Selma & The Civil Rights Movement From The Sixties

An awe-inspiring film that has a brilliant star cast and plenty of African-American history, in it.

The Academy Award winning bucket list this year did not contain the epic movie, “Selma” – for the most part, it was one of the biggest snubs in the history of fine cinema. The film is about the civil rights movement during the sixties and the hardships endured by black people in America. Selma is not about a politically correct film – it is about a film that showcases how far America as a nation has gone for the subject of civil rights.

African-Americans have had to “tolerate” injustices inflicted upon by the most disgusting and distorted ills of society, have had prejudices heaped upon them, that only progressed as leaders, such as Martin Luther King Jr., moved forward. They have made sacrifices, and although these leaders come with their own set of ‘difficulties’, there is no denying that they were all inspirational figures, with a hugely emotional and tragic fate.

The budget of the film has been low so the film fails to excite with the march in places, like it is supposed to. David Oyelowo is remarkable in the film – the movie is not a biography of Martin Luther King Jr., it is more about his role in the civil rights movement and the movement itself. You learn more about Martin Luther King Jr. from the point of his infamous “I have a dream” speech but you do not get to witness the horrific assassination attempt in Memphis in 1968, that eventually resulted in King’s death.

King was a man with that rare oratory skills that could command crowds but he was also an easily breakable, fragile human being. His role in the civil rights movement – charted to end discrimination and remove racial segregation from American society, has been interesting to learn of cinematically. The initiative was politically and financially led by labour unions and also because of contributions from politicians, such as Lyndon B. Johnson.

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Addressing The Pay Gap In Hollywood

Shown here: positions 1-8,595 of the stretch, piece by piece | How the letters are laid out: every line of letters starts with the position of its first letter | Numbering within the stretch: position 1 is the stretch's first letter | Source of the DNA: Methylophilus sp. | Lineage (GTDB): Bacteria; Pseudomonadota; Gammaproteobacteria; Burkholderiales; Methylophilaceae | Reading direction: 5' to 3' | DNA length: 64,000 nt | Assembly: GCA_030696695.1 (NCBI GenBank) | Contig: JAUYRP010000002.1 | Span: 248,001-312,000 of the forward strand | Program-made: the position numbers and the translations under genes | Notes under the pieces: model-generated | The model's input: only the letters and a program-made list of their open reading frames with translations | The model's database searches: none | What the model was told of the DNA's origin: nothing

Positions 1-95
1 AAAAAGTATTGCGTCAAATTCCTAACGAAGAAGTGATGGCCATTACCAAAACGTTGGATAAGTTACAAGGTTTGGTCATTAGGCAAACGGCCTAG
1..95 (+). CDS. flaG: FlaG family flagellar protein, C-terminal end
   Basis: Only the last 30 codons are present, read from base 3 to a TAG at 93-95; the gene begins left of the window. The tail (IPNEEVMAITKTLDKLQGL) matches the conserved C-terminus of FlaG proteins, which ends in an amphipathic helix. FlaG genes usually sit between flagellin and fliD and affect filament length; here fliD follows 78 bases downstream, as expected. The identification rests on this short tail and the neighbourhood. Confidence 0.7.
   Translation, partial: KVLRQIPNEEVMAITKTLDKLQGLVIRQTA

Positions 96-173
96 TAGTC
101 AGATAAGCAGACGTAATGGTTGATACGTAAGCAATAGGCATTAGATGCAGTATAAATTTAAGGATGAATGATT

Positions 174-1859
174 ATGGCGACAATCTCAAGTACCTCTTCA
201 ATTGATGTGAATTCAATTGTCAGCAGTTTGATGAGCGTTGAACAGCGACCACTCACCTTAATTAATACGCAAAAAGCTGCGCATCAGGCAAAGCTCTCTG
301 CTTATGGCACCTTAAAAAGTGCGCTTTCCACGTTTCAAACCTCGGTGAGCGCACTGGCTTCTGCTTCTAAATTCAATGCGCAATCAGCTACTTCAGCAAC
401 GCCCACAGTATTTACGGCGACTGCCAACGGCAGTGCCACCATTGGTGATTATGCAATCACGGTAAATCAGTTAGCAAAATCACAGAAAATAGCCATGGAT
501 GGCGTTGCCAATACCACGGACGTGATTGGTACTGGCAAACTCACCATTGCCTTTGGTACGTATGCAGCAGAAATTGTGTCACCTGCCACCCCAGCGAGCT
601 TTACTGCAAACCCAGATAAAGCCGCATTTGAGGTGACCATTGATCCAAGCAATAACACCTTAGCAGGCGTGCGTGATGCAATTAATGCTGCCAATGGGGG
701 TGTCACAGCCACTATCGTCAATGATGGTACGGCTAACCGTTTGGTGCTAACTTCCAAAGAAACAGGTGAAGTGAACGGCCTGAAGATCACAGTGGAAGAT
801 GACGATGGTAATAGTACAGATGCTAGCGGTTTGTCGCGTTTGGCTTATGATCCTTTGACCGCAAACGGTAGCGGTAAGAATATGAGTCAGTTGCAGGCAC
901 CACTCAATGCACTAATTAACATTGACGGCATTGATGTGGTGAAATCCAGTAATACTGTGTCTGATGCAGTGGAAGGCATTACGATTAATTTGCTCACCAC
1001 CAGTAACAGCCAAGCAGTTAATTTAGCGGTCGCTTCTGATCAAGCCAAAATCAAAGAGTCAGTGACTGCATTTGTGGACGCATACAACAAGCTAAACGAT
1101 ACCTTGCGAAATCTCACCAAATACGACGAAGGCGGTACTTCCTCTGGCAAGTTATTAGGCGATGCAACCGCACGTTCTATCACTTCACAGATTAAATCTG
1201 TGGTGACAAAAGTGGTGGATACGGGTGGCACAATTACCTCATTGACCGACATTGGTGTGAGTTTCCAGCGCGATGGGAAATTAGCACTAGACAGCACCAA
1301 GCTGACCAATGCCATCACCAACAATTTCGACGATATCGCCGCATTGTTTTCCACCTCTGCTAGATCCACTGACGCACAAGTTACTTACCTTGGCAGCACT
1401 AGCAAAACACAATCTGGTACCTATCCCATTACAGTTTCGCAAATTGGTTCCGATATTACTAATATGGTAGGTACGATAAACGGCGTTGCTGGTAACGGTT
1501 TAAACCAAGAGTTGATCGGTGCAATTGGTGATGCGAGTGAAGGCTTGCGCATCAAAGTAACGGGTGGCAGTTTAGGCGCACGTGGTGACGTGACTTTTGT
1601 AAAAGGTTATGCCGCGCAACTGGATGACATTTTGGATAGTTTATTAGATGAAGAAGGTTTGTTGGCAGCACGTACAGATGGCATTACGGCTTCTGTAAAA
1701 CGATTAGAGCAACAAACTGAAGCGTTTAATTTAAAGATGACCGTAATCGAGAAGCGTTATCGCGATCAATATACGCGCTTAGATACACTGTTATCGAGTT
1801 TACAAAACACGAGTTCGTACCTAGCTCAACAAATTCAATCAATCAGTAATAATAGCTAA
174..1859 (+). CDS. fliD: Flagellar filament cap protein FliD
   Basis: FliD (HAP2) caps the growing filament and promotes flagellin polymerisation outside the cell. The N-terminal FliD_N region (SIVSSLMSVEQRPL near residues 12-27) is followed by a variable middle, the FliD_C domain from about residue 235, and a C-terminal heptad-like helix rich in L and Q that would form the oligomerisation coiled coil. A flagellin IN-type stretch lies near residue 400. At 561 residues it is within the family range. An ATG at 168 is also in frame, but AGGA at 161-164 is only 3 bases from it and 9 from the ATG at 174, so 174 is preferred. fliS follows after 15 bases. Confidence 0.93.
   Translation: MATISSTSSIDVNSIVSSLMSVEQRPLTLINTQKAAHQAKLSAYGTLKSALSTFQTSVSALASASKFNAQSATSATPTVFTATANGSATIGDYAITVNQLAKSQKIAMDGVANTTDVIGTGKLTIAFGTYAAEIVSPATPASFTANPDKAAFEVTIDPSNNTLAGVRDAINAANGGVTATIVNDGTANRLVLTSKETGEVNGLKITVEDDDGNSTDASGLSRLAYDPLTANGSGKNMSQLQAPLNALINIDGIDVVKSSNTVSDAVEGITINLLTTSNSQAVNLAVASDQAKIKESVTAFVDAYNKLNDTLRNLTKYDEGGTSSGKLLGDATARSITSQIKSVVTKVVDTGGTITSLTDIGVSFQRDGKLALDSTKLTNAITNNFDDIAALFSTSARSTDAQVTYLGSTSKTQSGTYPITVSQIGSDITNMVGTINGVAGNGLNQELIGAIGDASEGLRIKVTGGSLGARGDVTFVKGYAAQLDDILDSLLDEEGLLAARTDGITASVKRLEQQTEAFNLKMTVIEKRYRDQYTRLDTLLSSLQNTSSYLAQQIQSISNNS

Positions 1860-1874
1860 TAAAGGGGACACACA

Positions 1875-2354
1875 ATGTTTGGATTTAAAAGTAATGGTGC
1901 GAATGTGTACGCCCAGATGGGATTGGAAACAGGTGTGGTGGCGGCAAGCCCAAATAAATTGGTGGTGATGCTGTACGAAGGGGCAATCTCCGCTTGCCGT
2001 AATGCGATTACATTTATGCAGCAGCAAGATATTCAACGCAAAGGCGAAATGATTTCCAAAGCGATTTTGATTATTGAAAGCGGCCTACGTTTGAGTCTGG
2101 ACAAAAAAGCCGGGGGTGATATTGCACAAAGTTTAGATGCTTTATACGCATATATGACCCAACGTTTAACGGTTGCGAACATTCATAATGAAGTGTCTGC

In Hollywood, there is a lot of difference inbetween what an actor earns and what an actress settles for. Often what you will notice that this industry isn’t like other industries: you have to worry about your carbohydrates, you have to worry about what you wear to parties, where you will be photographed in the latest fashions, you have to badger a lot. It is hard enough of an experience to go through for women – badgering, let alone want to include it in the fold of their profession.

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An actress is a glamorous role – you appear on television or in films, and walk a mile in some other woman’s shoes. It’s rewarding to wake up from bed and imagine you will play a role that is so different from you. But not everyone has this perspective because an “actress” is a sympathy-absorber for many. It absorbs it and leaves it high-and-dry. In the 21st Century, an actor and an actress should not have to battle over their paycheck differences. A man should not be paid more money to do similar roles than a woman: the best friend of the protagonist.

But that is what it is often like. There are always causes for concern, when such roles get less preferential treatment than that of men, despite their rarity, so top it all off with “the money equation” means that this is now spurning into an inequality debate. Many male stars start at the same time as female stars but jump over them in the career ladder, and get a higher salary. A lot of actresses are not happy with this attitude because they hoped that in time, their paycheck would not see a downsize, simply because of their gender. I agree with them on this, because the downsize should only come based on talent and a particular role, not because of a person’s sex.

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Only 12percent of the roles that come in annually in Hollywood are for the “top actresses” so any kind of inequality breeding means that women are left in a tight spot, when it comes to demanding a higher salary. This is because when life gives you slim pickings, others can often see it: studios can opt to drop them like a hot potato and easily pass off the role to another actress that is satisfied with that income bracket. Actresses like Amy Adams, Jennifer Lawrence still earn much less than their male counterparts, but Charlize Theron recently took a stand when signing on to do The Huntsman, and after worded negotiations demanded a bigger paycheck than her male costars.

The tide rarely ever turns in the opposite direction, so finding an exemplary attitude there is hard but gossip down the grapevine reveals that Sandra Bullock actually manages to pull off earning much more than her male counterparts, of the likes of George Clooney. On some days it seems that actors are so lost in their world, they do not have to deal with problems like the rest of us – no worries over food, term paper printing, rent and books, and how to afford it.

Sparsely, is an incorrect attitude to have when you are working so, advising actresses to work sparsely until what you deem as the “next best opportunity” or “your big financial break that will determine your future paychecks” is not the right way to go – paying women to do a job that appreciates their talent and level of contribution, much like a man, in Hollywood is the better, sweeter, prettier door to choose.